Three Helpful Websites That Teach you how to Preserve Your Vintage Family Photographs For Future Generations
We all love a good mystery. But when it comes to identifying and preserving vintage family photos, one little mystery can consume us for weeks or months! Have you ever discovered an old family photo and wondered, “who’s this guy and how’s he related to me?” That’s a common mystery for families when working on preserving their vintage photographs. Discovering old family photos is like unearthing buried treasure that needs a name. It can be fun, fascinating…and also frustrating! That’s why we want to share these three helpful websites that teach you how to preserve and organize your vintage family photographs for future generations.
That’s right, the American Association of Retired Persons is a great resource, whether you’re a retiree or just someone who loves vintage photos! When you dig in, you’ll discover that their blog is full of helpful tips that teach you how to preserve your vintage family photographs. They even posted an entire series of articles about family history, including an article about how to date old photos.
In addition, they shared six tips for safely preserving old family pictures. (Hint: sunlight is not your vintage family photo’s best friend!) The tips they posted are simple to follow because they’re practical. From understanding how to frame and display old family pictures to making high-quality copies, AARP’s series on old photos is worth checking out today. Our favorite takeaway from their series is this easy-to-remember recommendation:
The Four S’s of Saving Family Photos – Scan ’em, Size ’em, Send ‘Em, Store ’em!
With sincere interest in helping individuals of all ages preserve their family history, AARP is sharing so much helpful (and free!) information. Although a few of the tips should be revised and updated – it’s better to back up your scanned family photos in the cloud as well as on physical media like DVDs – the tips shared on AARP’s blog are timely and pragmatic. You’ll be glad you read them!
Since we’re on a roll with acronyms, let’s continue with the theme! The Association of Personal Photo Organizers is a cool group of independent business owners who provide assistance to people who are overwhelmed with a lifetime of printed photos, digital photos, media and memorabilia. That pretty much describes 99 percent of us! So if you’re feeling buried by thousands of photos that are building up on hard drives and filling up drawers, you should check out APPO’s blog.
One of my favorite posts on their blog describes “The ABC’s of Organizing Photos.” Author Lisa Kurtz, APPO Director of Operations, gives readers clear guidelines for sorting through piles of photos. She also offers thoughtful (and therapeutic) tips on when to toss old photos into the trash can. Yes, sometimes that’s ok!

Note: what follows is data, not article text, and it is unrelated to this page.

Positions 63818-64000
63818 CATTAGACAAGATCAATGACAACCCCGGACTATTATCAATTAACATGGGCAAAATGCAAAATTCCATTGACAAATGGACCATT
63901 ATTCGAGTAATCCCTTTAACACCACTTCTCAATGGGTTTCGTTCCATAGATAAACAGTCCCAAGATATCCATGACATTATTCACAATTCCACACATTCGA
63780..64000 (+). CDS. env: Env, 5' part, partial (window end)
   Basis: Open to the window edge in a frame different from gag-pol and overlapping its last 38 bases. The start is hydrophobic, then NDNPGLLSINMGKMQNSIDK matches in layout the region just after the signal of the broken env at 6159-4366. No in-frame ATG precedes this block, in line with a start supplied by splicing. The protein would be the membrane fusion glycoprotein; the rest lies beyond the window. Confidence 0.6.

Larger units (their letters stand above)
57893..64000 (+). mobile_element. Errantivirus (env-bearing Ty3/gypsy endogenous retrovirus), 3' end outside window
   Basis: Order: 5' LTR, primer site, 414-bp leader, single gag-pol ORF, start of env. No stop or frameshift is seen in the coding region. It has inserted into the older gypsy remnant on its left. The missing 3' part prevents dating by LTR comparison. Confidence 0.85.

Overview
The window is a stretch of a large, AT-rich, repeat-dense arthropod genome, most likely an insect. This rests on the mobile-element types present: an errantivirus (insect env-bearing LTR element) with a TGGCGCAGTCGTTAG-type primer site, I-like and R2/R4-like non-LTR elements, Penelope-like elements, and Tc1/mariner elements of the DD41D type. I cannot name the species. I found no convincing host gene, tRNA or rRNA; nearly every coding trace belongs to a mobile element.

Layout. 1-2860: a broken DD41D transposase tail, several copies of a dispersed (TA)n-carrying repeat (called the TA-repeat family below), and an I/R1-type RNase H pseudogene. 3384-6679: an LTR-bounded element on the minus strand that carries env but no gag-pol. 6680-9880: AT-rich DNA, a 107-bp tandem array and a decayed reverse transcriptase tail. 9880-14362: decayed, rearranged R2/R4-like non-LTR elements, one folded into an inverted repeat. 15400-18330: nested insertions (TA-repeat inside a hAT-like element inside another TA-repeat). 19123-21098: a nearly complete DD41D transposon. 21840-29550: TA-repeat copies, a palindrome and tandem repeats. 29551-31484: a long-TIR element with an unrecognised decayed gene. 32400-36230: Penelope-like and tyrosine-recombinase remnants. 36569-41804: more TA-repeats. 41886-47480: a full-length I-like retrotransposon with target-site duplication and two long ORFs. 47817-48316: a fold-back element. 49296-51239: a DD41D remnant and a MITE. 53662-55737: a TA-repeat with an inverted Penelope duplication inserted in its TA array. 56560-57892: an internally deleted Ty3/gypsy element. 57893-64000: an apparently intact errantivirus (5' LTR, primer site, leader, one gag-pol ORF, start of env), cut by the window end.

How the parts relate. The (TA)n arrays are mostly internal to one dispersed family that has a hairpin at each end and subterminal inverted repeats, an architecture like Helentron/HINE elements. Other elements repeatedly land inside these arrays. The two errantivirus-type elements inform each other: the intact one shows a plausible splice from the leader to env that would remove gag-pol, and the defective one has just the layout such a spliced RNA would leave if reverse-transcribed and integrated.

So if you’ve got a big box of old family photos that need to be sorted, organized and saved, APPO can help. Your priceless family photos – and your sanity – will thank you.
3. The Library of Congress
We’re getting geeky now. When you visit the Library of Congress website, you will be launched into a world where historians help you apply their best practices to your own photo preservation projects. Take advantage of all the tips and tricks they’ve learned during years of research.
They even have an entire week devoted to preservation. From in-depth webcasts about preserving your old family albums to best practices for backing up your digital photos,the Library of Congress is a treasure trove of instructional advice.
Whether you have boxes of printed pictures that never made it into an album or folders of digital images that your family has never seen, go ahead and get started preserving your memories. These three helpful websites will teach you how to preserve your vintage family photographs for future generations.
By Rachel LaCour Niesen, Steward of Stories & Founder of SaveFamilyPhotos.
Rachel is a Yankee by birth but a Southern storyteller at heart. When a much-loved uncle gifted her with her first SLR camera, Rachel found her calling in photography. In pursuit of her passion, she headed to the University of Missouri, where she studied Photojournalism and Art History. Since then her work has appeared in publications such as the New York Times Magazine and the San Francisco Chronicle. Along with her business partners, she founded LaCour, a wedding photography studio based in Atlanta. As LaCour grew, the team co-founded ShootQ, a cloud-based business management application for photographers. In 2010, ShootQ was acquired by Pictage. When she’s not curating old family photos, she enjoys adventures with her husband and partner in entrepreneurship, Andrew Niesen.